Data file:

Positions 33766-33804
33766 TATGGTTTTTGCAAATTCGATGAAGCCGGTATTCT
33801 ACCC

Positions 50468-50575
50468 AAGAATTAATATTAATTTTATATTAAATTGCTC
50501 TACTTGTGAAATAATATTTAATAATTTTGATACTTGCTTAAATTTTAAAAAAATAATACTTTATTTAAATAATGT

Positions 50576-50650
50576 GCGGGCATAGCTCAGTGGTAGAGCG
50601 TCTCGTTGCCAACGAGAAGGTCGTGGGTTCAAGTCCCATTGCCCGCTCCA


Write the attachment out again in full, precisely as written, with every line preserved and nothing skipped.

Positions 33766-33804
33766 TATGGTTTTTGCAAATTCGATGAAGCCGGTATTCT
33801 ACCC

Positions 50468-50575
50468 AAGAATTAATATTAATTTTATATTAAATTGCTC
50501 TACTTGTGAAATAATATTTAATAATTTTGATACTTGCTTAAATTTTAAAAAAATAATACTTTATTTAAATAATGT

Positions 50576-50650
50576 GCGGGCATAGCTCAGTGGTAGAGCG
50601 TCTCGTTGCCAACGAGAAGGTCGTGGGTTCAAGTCCCATTGCCCGCTCCA